‘Helping people better manage their upsetting feelings — anger, anxiety, depression, pessimism, and loneliness — is a form of disease prevention. Since the data show that the toxicity of these emotions, when chronic, is on a par with smoking cigarettes, helping people handle them better could potentially have a medical payoff as great as getting heavy smokers to quit.’

Daniel Goleman, Emotional Intelligence: Why It Can Matter More Than IQ

When you are paving your way through an emotional labyrinth, it is crucial to realize that every feeling is trying to tell you something. It acts as a signal from your brain that something has to be fixed. For example, experiencing anger doesn’t make you an angry person. Instead, it draws your attention to the fact that someone could have crossed your boundaries.

To boost your self-awareness, you can implement the following practices:

1. Journal

If you’re an old soul, get yourself a nice notebook and let it store your deepest worries. Then, whenever you feel overwhelmed, grab a pen and start writing. No deadlines or limitations whatsoever. It will help you get all the negativity off your chest, allowing you to explore your emotional self.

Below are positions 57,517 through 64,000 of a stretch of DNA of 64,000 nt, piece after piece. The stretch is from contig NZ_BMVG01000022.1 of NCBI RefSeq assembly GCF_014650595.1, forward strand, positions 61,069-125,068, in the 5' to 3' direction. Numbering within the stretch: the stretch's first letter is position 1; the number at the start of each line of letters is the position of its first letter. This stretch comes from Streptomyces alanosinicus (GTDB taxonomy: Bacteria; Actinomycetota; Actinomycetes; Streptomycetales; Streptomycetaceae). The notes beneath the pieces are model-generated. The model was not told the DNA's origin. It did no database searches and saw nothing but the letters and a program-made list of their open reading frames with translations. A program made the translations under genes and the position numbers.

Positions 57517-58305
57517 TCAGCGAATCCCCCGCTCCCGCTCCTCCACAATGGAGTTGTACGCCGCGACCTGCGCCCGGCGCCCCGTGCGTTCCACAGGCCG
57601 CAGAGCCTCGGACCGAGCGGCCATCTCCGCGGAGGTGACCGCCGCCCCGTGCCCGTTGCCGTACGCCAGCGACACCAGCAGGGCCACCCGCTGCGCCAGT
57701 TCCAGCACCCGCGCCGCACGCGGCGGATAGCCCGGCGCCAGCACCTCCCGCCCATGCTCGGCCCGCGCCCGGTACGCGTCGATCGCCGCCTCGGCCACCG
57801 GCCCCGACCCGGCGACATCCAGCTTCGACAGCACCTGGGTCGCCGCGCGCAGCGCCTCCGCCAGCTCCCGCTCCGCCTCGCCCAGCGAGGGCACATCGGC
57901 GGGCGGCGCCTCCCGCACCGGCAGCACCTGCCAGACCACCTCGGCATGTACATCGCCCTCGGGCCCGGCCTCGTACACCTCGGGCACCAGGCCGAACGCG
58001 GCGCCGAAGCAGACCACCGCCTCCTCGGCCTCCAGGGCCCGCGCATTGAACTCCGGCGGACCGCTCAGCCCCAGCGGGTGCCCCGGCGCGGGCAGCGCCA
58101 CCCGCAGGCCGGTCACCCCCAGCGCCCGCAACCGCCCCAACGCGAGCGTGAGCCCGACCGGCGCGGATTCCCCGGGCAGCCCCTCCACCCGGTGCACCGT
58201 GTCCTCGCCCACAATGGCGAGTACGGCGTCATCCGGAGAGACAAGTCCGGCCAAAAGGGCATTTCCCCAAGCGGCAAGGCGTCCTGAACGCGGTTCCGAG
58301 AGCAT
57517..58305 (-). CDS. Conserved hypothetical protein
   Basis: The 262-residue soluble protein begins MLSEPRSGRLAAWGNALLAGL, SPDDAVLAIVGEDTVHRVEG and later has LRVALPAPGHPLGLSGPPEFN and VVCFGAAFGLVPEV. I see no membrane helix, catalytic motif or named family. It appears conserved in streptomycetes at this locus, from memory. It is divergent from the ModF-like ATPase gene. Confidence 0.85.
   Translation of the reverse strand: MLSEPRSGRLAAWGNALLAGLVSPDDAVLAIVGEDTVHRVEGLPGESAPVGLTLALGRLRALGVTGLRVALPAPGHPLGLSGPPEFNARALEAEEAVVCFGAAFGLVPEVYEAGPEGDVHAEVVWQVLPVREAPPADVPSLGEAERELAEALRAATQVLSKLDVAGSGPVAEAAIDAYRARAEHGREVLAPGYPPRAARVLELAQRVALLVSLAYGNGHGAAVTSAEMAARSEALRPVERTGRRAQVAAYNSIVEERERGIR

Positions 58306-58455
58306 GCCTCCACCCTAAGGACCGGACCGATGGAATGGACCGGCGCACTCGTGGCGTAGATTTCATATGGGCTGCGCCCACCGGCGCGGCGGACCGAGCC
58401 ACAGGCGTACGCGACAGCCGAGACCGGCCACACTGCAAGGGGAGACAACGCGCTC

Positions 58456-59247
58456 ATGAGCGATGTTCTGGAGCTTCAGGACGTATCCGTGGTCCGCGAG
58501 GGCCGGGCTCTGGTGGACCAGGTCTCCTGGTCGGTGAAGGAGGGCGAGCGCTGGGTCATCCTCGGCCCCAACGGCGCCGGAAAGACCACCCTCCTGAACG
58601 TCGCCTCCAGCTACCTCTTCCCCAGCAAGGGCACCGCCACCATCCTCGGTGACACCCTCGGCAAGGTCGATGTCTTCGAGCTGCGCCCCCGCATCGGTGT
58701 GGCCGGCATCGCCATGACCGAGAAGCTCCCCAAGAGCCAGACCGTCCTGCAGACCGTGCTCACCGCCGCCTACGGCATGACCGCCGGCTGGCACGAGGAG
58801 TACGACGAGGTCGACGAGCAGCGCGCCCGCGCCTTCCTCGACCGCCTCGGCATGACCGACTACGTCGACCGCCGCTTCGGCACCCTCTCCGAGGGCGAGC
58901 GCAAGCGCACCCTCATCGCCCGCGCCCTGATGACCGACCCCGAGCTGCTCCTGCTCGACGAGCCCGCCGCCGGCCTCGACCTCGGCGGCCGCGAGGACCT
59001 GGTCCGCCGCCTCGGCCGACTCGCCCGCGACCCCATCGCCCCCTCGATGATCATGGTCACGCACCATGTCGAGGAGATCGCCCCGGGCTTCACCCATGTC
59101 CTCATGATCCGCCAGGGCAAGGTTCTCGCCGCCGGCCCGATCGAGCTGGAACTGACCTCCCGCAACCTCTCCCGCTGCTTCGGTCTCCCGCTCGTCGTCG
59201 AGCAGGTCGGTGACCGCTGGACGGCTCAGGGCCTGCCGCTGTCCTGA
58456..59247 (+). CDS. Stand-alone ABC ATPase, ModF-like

Indeed, if you prefer typing, you can journal on your laptop. But keep in mind that we feel more connected to the words and process them deeper when writing with a pen.

2. Consider therapy

Therapeutic counseling is a great help when it comes to cultivating self-awareness. A trained professional will identify what is holding you back from being in touch with your emotions.

3. The Feeling Wheel

As we know, the first step to solving a problem is admitting that you have one. In this case, the first step to resolving an emotion is to recognize it correctly. And usually, the biggest hurdle to understanding your feelings is a lack of language for it.

One of the tools to master emotional semantics is The Feeling Wheel. It will also help you become better at communicating your feelings with others.

4. Reflection

Another way of becoming more self-aware is by reflecting on your emotions. You should especially contemplate whether you have civilly dealt with them. Keeping track of your mistakes and critically analyzing them gives you an opportunity for growth.

Become the master of your feelings

‘Emotional self-control — delaying gratification and stifling impulsiveness — underlies accomplishment of every sort.’

Daniel Goleman, Emotional Intelligence: Why It Can Matter More Than IQ